Why your home needs an interior designer

Wednesday April 01 2020

As a home owner, you have tastes and preferances that an interior design will put into consideration to create a beautiful space for you. They have the expertise to choose the perfect and safe products from paint to plants for your home. Photo by Rachel Mabala.

Just like you would need an architect to design the exterior beauty and style of a building, an interior designer is a worthy professional and cost to cosy up the internal living spaces of your house.

“An interior designer assists in availing user experience of a space through giving advice, providing solutions and inspiration regarding occupying or living in a space,” explains artist and interior designer Sheila Nakitende.

Anel Joubert, is handling Kigambira Lodge in Lake Mburo National Park. She says the importance of an interior designer on such projects is to allow a professional with the ability to take multiple ideas of a client and combine them into one solid base.

Philip Luwemba shares from experience that clients often seek his services but more specifically the component of painting as opposed to an overall interior designer.

What do they do?
An interior designer does more than choose fabrics, furniture and colour although they may play a large role in interior design. There are many other tasks that are required of interior designers.

They need to be educated in the history of design, the structural integrity of buildings, building codes, ergonomics, spatial concepts, ethics, psychology, computer-aided drawing (CAD) and much more.


This broad range of skills is required because designers work with not only homeowners, but also builders, architects, government agencies and business owners. To become a successful interior designer, one needs to be educated and well-rounded.

“Simply put, an interior designer ensures that interiors are aesthetically pleasing, highly functional and also healthy for the user. Most buildings are designed without the occupant in mind,” he explains.

To further qualify his point, Luwemba argues that a shop unit can be a bank, a saloon, a store, a school, a consultancy firm or even a government office but such walls can be purposed and thus each requires a different orientation of space, choice of furniture, partitioning, environmental graphics and general finishing to bring out its purpose in a beautifully meaningful way.

Choosing the right designer
Selecting the right interior designer is a decision as personal and consequential as choosing your builder and architect. It is therefore advisable to look for someone with whom you have ability to work well together, so you must be both comfortable and compatible with each other’s personality and communication style.

Remember to ask to review a portfolio of work because understanding the designer’s access to a wide range of resources is critical to managing time and budget.
Set mutual expectations from the start by using contracts to outline clear expectations, especially terms of responsibilities, communication, deliverables, budget and compensation.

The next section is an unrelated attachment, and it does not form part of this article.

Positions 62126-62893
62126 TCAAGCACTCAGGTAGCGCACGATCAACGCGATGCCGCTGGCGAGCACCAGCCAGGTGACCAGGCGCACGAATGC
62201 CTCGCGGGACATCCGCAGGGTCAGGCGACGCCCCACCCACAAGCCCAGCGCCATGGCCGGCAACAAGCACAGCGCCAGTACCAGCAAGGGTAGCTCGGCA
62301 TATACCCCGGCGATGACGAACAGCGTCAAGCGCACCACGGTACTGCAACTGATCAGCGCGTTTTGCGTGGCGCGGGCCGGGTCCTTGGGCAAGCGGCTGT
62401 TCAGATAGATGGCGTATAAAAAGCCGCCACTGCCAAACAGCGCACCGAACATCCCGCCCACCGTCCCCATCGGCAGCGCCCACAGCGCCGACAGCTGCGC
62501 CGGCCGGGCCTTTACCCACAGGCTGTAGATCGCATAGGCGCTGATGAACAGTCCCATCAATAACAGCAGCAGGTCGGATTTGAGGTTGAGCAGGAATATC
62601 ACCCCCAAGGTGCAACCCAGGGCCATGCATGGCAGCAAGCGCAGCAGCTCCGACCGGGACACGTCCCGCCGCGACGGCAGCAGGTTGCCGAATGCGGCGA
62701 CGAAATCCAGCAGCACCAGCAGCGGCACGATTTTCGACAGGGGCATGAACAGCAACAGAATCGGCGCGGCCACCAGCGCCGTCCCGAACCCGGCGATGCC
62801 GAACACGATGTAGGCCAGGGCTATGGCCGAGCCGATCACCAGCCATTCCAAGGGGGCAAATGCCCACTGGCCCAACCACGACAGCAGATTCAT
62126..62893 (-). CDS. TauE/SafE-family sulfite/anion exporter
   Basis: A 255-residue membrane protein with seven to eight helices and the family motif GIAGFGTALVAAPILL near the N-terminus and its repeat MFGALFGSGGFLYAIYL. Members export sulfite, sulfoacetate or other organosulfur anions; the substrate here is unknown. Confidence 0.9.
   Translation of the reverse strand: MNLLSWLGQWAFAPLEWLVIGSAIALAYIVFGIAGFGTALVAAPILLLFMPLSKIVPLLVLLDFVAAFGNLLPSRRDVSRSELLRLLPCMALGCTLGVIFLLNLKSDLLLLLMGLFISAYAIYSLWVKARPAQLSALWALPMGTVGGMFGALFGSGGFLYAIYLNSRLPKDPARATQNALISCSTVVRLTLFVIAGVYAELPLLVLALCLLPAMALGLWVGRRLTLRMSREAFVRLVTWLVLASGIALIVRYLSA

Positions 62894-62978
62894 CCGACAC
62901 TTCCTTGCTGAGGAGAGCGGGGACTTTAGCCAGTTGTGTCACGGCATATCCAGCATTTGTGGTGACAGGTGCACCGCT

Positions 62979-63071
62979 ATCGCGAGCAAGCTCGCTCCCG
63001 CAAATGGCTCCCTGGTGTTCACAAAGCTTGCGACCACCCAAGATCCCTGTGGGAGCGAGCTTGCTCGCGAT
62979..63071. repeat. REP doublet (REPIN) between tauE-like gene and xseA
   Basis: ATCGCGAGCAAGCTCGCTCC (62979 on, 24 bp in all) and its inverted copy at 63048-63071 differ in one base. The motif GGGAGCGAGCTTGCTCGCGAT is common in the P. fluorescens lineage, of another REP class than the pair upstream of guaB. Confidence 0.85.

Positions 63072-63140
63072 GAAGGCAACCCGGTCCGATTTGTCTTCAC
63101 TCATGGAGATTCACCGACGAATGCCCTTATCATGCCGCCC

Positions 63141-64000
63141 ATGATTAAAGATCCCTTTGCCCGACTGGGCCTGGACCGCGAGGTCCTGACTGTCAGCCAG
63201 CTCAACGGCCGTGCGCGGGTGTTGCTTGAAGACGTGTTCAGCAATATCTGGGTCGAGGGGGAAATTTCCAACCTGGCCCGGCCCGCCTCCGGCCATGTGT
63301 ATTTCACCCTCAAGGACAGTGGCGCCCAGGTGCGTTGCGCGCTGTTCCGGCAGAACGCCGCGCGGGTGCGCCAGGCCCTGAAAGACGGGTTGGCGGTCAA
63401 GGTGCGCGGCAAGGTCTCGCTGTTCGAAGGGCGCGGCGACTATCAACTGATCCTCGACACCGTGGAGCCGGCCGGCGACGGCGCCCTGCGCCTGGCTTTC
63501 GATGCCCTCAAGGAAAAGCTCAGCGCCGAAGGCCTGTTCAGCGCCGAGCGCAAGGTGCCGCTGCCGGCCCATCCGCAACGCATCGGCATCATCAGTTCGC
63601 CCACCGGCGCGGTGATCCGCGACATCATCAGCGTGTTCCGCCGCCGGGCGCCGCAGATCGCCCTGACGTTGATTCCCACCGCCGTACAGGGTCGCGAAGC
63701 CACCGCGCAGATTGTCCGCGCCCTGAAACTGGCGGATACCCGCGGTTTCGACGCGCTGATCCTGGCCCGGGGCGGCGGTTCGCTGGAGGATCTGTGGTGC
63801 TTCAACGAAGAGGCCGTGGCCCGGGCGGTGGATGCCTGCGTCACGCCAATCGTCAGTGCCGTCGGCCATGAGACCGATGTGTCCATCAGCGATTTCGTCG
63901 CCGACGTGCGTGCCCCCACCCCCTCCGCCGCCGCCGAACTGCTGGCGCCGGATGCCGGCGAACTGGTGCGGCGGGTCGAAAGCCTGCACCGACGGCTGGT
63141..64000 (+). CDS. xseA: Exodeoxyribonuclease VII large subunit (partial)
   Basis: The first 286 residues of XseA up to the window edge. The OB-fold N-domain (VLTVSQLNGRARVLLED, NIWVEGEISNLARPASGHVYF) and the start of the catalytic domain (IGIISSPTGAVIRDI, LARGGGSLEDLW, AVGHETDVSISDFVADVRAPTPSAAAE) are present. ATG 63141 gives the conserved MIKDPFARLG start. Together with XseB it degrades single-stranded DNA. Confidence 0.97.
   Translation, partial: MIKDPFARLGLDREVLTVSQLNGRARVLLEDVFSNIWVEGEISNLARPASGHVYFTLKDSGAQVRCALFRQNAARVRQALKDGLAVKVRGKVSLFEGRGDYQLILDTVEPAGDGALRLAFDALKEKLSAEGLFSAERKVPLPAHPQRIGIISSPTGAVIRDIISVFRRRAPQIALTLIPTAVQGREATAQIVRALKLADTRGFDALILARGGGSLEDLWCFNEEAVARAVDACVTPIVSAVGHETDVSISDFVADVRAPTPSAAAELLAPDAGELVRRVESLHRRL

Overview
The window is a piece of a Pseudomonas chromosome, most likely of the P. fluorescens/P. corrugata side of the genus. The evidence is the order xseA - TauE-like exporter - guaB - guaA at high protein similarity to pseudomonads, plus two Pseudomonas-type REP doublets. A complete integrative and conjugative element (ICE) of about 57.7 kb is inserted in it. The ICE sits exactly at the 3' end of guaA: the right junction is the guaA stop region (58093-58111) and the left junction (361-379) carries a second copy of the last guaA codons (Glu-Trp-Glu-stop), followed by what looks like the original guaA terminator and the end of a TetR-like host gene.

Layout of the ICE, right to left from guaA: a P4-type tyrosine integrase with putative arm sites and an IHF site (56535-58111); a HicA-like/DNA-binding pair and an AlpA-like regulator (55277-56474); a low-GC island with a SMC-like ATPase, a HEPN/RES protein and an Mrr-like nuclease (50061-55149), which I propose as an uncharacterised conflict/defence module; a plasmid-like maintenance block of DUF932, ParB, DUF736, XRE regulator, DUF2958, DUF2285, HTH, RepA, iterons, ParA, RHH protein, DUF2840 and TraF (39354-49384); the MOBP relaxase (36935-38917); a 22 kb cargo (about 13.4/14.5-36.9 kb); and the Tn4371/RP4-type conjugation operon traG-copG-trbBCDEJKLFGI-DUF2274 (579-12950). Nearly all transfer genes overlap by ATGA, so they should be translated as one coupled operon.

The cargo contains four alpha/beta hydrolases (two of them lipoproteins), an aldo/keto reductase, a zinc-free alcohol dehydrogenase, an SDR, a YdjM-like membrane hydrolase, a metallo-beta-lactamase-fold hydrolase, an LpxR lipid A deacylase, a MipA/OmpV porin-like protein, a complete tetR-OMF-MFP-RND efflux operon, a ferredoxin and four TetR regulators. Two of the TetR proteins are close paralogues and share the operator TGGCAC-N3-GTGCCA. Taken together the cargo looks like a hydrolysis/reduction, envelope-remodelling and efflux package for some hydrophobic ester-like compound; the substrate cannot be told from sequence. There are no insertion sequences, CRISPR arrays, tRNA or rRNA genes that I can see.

Why you need beautiful spaces
According to Ronald Batte, engineers in Uganda never really consider important aspects of interior design, adding that all they care about is the building integrity and safety.

Luwemba attests to this. “We worked on many residential projects and commercial projects. Our services focused and still focus on the building facade and space usability. The aspects beauty in terms of interior moods, colours, feels and textures were ignored yet needed to create beautiful spaces,” he explains.

Nakitende advances the idea of harmoniously living with nature, explaining that the way we live influences our well-being and our day today activities so a little effort in sprucing up our interiors is worth the investment.

“From experience people invest a lot in their physical and mental well-being, for example, their living spaces. Guidance is necessary to achieve order, harmony and peaceful energy flow in a home all the way to the work spaces.”

She adds that homes, as individual and family sanctuaries and spaces of expression, require services of a professional interior designer to be part of the conceptual level in helping you achieve the required goals of specifically bringing creativity in organising your space into a habitable and usable place.

Batte adds that an interior designer will help you get the best ceiling designs for your space as well as planning for lighting and ambiance, colour coordination, choosing wall paint colour, matching your window dressing (curtains), choice of the right tiles and the right fabrics for your furniture.

The cost is not straightforward. Interior designers have a variety of fee and payment structures, so you can work out what you are most comfortable with for your project. Even if your budget is tight, you can still obtain a few hours of consultation or assistance sourcing materials or accents for a reasonable price.
Make sure that as clients, you have read the terms and conditions and if you are the designer ; make your terms and conditions are clear from the outset.
And as Joubert adds, you can also put heads together to implement the style that you want, be it modern, contemporary, traditional, or cultural living style.

When it comes to professional fees, Nakitende says charges range from Shs500, 000 to Shs3m depending on the work involved on a project. As a conservationist, she happily and comfortably works with what’s available, thus artistically upscale and recycle.